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Girls in Iran missing out

More children than ever are going to school, in part because more girls are going to school: That’s the good news from UNICEF’s latest “Progress for Children” report, focusing on gender parity in primary school attendance.

However millions of girls are still denied a basic education. While the gender gap in primary school attendance is shrinking globally, in many parts of the world it still yawns wide. The barriers keeping girls out of school in the developing world not only rob them of future opportunity, but impact their very health and survival.

“Education is about more than just learning. In many countries it’s a life-saver, especially where girls are concerned,” said UNICEF Executive Director Carol Bellamy. “A girl out of school is more likely to fall prey to HIV/AIDS and less able to raise a healthy family.”

In Iran, whilst enrolment at national level is very good, thousands of girls in remote areas drop out of school early.

“Low quality schooling and inexperienced teachers means retention, completion and transition for girls in some of Iran’s disparity provinces is very poor,” said UNICEF Representative Kari Egge. “More effort needs to be focused on providing the same opportunities for girls as boys to prevent future generations being condemned to ignorance, poverty and misery.”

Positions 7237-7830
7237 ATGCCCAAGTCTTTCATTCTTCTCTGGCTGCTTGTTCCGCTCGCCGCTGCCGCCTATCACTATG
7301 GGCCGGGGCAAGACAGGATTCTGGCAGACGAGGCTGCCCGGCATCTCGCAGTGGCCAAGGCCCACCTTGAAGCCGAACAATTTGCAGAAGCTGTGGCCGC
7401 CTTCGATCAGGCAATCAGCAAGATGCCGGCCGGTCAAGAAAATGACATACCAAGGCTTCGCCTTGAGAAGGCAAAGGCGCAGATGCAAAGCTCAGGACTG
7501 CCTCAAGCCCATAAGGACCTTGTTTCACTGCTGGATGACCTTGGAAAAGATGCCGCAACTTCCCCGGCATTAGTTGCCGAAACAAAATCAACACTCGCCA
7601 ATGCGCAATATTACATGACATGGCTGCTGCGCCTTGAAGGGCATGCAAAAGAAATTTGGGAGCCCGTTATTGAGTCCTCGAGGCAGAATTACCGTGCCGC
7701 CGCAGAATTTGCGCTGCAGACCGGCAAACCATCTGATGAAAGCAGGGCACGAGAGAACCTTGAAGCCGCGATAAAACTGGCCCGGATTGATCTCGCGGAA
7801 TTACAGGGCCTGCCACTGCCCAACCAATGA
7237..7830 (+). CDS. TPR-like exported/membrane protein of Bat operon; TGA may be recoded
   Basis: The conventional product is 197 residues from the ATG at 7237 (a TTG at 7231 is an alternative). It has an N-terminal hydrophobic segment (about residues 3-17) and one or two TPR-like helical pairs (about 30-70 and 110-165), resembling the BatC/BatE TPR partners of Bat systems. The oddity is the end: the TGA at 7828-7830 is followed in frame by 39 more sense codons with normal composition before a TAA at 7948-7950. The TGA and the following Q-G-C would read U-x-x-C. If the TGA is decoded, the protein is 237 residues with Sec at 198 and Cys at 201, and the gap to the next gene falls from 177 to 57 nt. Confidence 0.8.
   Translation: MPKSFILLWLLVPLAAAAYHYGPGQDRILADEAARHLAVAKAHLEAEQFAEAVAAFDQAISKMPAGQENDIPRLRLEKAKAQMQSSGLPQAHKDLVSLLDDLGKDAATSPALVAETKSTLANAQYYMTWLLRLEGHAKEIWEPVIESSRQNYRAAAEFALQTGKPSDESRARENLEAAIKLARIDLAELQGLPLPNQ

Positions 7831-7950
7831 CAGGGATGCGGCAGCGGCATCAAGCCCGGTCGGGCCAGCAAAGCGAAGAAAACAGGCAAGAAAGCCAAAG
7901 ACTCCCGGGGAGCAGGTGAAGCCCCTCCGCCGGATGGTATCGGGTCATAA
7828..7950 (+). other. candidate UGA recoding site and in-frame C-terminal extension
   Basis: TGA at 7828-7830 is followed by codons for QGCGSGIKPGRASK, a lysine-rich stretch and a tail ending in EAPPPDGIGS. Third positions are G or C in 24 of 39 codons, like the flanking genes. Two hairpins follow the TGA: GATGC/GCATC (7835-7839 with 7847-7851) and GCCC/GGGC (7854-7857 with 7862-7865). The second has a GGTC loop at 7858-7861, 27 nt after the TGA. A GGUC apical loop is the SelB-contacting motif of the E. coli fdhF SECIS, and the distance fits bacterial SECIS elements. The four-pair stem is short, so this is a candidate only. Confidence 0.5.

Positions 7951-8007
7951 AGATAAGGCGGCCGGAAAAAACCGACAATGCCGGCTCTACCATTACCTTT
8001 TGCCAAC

In Iran’s disparity provinces, such as Sistan and Baluchistan, few teachers are willing to serve in sparsely populated rural and nomadic areas. This means that many of the teachers are men on military service – and are thus considered unsuitable by families living there. In addition, owing to the lack of not only school buildings but also teachers, some classes are multi grade, co-educational and take place outside.

Negative attitudes towards female education continue to exist in these areas too. Some families still view girls as better engaged in housekeeping and child care activities. Whilst they may allow their daughters to go to primary school nearby, they are reluctant to let them travel long distances to reach secondary school.

“Gender parity is a prerequisite if the world is to achieve universal primary education by 2015, the target date set by the UN for a key Millennium Development Goal”, added Ms Egge. “That’s why UNICEF focuses on helping Iran keep girls in the classroom, thus ensuring they have the same basic rights as boys. “

To help achieve gender parity in Iran, UNICEF is working in three of the disparity provinces namely Sistan and Baluchistan, Hormozgan and West Azerbaijan. The aim is to enhance school opportunities at village level by working on the quality of education, both in terms of service delivery and curriculum development. 

UNICEF, as one of the lead agencies in the United Nations Girls’ Education Initiative (UNGEI), is committed to narrowing the gender gap in primary and secondary education by 2005 and to ensuring that by 2015, all children complete primary schooling. UNGEI is a partnership that embraces the UN system, governments, donor countries, non-governmental organizations, civil society, the private sector, and communities and families.



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